• The 2015 Women and Children’s Protection Act (H.B.465)- Section 7(a) of the Women and Children’s Protection Act of 2015 states that “during the first 20 weeks of a woman’s pregnancy, to advise, procure or cause a miscarriage or abortion when the procedure is performed by a qualified physician licensed to practice medicine in North Carolina in a hospital or clinic certified by the department of health and human services to be a suitable facility for the performance of abortions.”The Department of Health and Human Services must perform annual inspections of abortion clinics, NC physicians must record gestational age if performing abortion after 16 weeks and health care providers can refuse to perform an abortion on the basis of moral ground. Currently there is also a 72 hour waiting period and “informed consent” script healthcare providers must read to patients seeking abortions, mirroring what many other conservative states are facing as well.

Police Brutality and State Sanctioned Violence

  • House Bill 972 was passed on June 30th, 2016-the bill seeks to“…provide that recordings made by law enforcement agencies are not public records, to establish whether, to whom, and what portions of a recording may be disclosed or a copy released.” This bill came out in the wake of the murders of Keith Lamont Scott and Justin Carr in Charlotte last week by Charlotte Mecklenburg Police and continues to strain issues of transparency between law enforcement and the communities they aim to serve.
  • North Carolina is ranked sixth in the nation for people killed by police in 2016. To date, there have been 26 people killed by police in the state that we know of. Nationwide, 798 people have been killed by police in the US in 2016. According to The Guardian, 4.88% per million of those people are black. This is certainly not the first time that black people have experienced state sanctioned violence in North Carolina, most notably the cases of Jonathan Ferrell, Janisha Fonville, and Jesus “Chuy” Huerta were not brought to justice in the state in the past 3 years.

Voter Identification

  • The U.S. Fourth Circuit Court of Appeals struck down North Carolina’s voting ID laws and requirements over the summer. The ID laws will not be in effect for this general election, however you may encounter harassment at the polls. Be mindful that early voting has still been shortened to two weeks, Sunday voting is still gone, and same day registration is not available.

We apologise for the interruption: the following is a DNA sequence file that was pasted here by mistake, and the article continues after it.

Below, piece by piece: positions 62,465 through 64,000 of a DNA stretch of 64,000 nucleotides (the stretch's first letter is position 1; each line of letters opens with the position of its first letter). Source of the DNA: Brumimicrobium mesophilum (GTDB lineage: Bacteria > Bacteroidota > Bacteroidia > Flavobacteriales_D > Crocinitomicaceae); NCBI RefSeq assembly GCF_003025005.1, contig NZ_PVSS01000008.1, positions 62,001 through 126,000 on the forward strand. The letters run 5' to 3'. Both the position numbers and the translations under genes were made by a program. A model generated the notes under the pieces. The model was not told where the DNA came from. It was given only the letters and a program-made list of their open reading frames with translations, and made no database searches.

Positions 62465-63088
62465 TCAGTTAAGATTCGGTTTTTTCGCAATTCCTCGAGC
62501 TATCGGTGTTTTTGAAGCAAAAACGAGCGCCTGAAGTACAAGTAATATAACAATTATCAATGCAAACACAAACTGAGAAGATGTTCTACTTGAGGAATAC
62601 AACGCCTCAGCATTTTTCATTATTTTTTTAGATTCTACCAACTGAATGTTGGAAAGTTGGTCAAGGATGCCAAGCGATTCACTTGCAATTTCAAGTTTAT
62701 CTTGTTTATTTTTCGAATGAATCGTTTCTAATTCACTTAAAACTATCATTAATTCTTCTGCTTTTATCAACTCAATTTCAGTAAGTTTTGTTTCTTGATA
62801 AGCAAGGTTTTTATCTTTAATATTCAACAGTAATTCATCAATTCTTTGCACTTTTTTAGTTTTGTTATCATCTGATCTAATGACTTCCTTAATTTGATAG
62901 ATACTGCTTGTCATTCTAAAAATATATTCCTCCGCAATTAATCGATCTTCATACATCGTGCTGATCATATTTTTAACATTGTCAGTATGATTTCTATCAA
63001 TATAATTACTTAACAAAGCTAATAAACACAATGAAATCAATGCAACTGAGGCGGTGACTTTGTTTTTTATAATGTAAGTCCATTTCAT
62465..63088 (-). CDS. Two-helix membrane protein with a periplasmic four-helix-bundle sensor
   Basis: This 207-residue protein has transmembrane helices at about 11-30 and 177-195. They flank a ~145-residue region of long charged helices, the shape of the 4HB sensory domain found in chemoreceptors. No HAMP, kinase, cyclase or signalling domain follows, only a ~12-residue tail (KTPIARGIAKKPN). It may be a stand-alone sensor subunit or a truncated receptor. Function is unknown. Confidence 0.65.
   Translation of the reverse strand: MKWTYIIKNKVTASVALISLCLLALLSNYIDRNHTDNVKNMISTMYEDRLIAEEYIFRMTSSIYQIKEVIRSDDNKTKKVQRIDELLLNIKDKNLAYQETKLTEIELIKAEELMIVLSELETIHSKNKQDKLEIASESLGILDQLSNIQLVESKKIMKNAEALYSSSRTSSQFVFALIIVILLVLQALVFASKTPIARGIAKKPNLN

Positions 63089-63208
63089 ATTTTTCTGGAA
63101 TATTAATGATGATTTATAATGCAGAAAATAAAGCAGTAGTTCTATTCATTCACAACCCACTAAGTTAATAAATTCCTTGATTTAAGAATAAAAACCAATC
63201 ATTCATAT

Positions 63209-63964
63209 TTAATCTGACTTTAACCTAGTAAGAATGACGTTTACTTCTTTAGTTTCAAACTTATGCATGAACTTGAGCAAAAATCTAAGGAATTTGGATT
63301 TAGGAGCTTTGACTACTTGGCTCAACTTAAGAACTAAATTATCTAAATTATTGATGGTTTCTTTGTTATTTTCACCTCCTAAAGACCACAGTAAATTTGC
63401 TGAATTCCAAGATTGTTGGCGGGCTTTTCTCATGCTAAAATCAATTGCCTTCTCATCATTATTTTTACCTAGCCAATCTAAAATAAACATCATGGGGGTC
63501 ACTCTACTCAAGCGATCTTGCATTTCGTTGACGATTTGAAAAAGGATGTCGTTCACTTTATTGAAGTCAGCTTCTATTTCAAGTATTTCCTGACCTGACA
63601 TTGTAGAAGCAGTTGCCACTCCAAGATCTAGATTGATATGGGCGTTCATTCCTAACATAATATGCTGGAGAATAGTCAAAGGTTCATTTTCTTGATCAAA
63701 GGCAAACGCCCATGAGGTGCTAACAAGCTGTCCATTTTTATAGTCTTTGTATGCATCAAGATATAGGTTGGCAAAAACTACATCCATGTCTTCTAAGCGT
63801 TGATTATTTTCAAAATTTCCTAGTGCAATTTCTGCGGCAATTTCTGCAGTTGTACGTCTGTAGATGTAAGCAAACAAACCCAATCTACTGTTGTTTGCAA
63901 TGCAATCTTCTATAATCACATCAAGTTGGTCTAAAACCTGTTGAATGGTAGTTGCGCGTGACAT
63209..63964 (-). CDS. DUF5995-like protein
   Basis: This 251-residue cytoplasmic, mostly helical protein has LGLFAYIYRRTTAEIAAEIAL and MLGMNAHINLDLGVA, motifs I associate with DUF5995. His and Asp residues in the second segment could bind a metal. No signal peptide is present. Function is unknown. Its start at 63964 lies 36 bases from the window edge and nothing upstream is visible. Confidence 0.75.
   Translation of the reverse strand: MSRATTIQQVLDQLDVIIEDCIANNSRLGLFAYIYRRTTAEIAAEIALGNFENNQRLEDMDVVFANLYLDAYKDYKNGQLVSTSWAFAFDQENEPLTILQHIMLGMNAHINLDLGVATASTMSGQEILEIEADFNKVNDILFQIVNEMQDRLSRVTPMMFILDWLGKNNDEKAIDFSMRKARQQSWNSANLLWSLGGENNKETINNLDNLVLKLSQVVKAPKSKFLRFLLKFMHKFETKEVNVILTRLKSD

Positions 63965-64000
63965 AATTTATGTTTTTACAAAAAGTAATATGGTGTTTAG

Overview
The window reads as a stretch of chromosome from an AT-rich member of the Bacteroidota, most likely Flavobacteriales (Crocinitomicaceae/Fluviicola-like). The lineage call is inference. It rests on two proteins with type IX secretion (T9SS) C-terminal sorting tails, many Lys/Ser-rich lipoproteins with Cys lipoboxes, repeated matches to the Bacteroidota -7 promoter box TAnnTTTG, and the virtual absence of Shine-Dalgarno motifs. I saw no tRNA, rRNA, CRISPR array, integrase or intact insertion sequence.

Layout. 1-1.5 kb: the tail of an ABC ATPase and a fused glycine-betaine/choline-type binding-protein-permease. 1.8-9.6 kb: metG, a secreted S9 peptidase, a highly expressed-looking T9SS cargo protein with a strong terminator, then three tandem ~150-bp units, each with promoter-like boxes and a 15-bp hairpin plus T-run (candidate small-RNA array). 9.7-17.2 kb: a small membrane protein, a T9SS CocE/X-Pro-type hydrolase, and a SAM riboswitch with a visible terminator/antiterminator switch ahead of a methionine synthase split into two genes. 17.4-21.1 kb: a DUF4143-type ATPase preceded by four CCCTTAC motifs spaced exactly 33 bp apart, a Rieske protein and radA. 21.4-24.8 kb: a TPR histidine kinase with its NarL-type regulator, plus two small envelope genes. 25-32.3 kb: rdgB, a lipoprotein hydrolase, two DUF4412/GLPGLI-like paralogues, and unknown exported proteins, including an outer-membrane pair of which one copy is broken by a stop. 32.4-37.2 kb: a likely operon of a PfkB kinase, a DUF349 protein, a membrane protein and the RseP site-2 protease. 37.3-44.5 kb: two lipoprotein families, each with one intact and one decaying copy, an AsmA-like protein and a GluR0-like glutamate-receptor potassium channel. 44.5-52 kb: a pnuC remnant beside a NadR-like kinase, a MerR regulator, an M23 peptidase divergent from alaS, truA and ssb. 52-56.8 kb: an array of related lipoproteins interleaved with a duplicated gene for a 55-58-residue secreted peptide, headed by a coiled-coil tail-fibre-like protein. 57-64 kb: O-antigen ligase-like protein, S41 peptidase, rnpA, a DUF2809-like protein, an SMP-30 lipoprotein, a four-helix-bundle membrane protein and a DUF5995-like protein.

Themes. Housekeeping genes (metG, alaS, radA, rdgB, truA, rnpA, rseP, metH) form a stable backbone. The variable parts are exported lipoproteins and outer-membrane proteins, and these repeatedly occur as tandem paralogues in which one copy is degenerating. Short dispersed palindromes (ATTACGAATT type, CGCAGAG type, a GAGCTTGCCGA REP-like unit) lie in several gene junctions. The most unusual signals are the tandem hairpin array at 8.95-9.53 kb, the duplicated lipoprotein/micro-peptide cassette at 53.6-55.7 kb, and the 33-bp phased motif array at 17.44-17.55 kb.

• If you’re experiencing harassment or discrimination at the polls, call 866-OURVOTE to report your experience or find an election protection worker to report your experience to.

Where’s my Polling Place?

Not sure of where your polling place is? Wanting to verify your registration? Check out the NC State Board of Elections  to verify your registration, locate your polling place, request an absentee ballot and more!

What are some Important Dates I should jot down? 

October 27th, 2016-November 5th, 2016: Early voting in the state of NC is open.

October 27th, 2016: In person absentee voting begins in NC.

November 8th: ELECTION DAY!

Students have the power to turn back the tide of injustice in the Land of the Longleaf Pine. When we mobilize, we have strength in numbers that we can use to create the change we want and the communities we need. Take the pledge, get involved and pledge to #VoteFeminist on November 8th! Look out for a Get Out Her Vote Campus Coordinator on a college campus near you, bring the campaign to your campus and help us get out the Feminist vote on Nov. 8th!

In solidarity,

Chelsea, HBCU and Southern National Campus Organizer

By Feminist Campus Team